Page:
Being almost fully covered with effective data is one obvious feature of a test pattern PPI. In order to avoid classifying heavy precipitation cases as test pattern based on this feature, heavy stratiform precipitation and typhoon precipitation cases were chosen as precipitation echo samples in this study: namely, torrential rain events in Henan, Anhui and Hunan in 2010; typhoon rain in Haitang and Longwang in 2005; and typhoon rain in Saomei in 2006. However, no misclassifications caused by this parameter occurred during testing of these precipitation cases. Statistical results (Fig. 2a) show that the ratio of PPIs of heavy rain with RZ larger than 65% to total precipitation PPIs is 56/1800, and for RZ exceeding 60% the result is 154/1800. However, the RZ of test pattern PPIs larger than 65% to total test pattern PPIs is 114/114, and for RZ exceeding 60% the result is 117/144. As one of the parameters for recognizing a test pattern, RZ performs well, and therefore will not cause any problems for other kinds of echoes.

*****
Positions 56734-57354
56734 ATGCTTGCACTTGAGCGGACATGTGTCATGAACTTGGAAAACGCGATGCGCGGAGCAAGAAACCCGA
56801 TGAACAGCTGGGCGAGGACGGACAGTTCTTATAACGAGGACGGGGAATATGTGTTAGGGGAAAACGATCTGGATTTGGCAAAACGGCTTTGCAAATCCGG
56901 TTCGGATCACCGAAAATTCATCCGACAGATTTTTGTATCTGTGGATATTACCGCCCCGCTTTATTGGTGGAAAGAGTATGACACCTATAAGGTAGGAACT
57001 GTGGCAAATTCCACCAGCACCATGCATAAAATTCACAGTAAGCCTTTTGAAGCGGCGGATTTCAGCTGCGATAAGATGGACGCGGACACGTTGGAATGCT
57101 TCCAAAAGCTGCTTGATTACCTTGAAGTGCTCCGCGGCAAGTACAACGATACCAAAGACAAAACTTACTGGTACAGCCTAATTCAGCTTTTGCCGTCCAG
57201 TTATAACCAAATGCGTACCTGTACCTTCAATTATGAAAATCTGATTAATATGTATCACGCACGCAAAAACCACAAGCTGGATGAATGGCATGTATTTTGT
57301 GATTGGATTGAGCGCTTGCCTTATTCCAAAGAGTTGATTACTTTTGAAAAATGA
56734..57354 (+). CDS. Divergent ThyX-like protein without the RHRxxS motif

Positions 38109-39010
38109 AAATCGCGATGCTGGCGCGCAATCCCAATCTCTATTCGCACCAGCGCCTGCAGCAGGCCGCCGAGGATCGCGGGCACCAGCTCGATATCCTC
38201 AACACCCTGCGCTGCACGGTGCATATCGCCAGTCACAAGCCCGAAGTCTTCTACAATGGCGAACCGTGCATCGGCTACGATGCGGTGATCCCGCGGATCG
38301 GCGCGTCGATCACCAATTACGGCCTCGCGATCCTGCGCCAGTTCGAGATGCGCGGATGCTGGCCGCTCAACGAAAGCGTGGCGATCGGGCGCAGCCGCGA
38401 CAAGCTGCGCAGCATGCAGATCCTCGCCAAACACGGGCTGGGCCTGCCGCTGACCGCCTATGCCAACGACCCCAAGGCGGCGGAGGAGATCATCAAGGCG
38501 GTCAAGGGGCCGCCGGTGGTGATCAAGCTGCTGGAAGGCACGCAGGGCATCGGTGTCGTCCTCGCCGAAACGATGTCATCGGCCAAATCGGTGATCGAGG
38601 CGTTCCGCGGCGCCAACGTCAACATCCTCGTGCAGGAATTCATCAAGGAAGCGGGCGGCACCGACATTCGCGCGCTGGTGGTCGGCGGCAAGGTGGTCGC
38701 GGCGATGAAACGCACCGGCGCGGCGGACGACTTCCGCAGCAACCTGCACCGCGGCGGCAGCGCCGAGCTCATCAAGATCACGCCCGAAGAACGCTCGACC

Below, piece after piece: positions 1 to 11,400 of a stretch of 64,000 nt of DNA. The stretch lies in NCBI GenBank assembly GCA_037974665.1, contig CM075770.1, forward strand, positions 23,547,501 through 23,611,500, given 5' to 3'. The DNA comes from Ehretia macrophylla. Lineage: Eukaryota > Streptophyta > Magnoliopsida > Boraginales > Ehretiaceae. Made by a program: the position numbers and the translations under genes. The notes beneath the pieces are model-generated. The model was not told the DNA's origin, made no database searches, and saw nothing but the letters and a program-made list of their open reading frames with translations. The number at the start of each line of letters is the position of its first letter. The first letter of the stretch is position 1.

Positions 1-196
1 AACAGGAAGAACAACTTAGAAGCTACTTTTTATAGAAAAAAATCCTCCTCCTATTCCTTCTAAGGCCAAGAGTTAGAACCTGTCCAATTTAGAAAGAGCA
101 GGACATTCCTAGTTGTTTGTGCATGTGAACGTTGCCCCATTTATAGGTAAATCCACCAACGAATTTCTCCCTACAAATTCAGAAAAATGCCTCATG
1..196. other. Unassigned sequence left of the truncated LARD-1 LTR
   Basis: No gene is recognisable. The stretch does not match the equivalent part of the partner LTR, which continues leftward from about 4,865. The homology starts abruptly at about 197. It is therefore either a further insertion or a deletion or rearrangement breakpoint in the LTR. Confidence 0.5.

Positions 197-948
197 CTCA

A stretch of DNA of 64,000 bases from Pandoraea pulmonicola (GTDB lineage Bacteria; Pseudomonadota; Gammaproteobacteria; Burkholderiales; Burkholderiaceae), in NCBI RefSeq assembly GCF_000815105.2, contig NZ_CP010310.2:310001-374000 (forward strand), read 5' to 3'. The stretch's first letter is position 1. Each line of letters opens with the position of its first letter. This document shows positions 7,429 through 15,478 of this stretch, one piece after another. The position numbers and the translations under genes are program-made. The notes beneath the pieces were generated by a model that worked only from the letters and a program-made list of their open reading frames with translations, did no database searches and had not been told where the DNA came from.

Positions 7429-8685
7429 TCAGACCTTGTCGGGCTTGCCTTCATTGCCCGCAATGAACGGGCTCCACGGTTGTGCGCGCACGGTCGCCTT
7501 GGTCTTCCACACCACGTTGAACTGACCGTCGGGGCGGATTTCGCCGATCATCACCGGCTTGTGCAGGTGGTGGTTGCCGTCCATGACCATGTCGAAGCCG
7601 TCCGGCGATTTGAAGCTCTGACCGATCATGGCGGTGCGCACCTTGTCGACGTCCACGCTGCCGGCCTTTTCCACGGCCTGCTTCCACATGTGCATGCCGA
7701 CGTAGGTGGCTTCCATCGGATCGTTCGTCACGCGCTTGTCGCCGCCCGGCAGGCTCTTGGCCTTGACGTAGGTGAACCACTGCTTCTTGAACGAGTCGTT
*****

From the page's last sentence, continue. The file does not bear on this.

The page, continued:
Figure 2.  Comparison plots of Z and ZD in a random radial from (a) test pattern case and (b) precipitation echo case.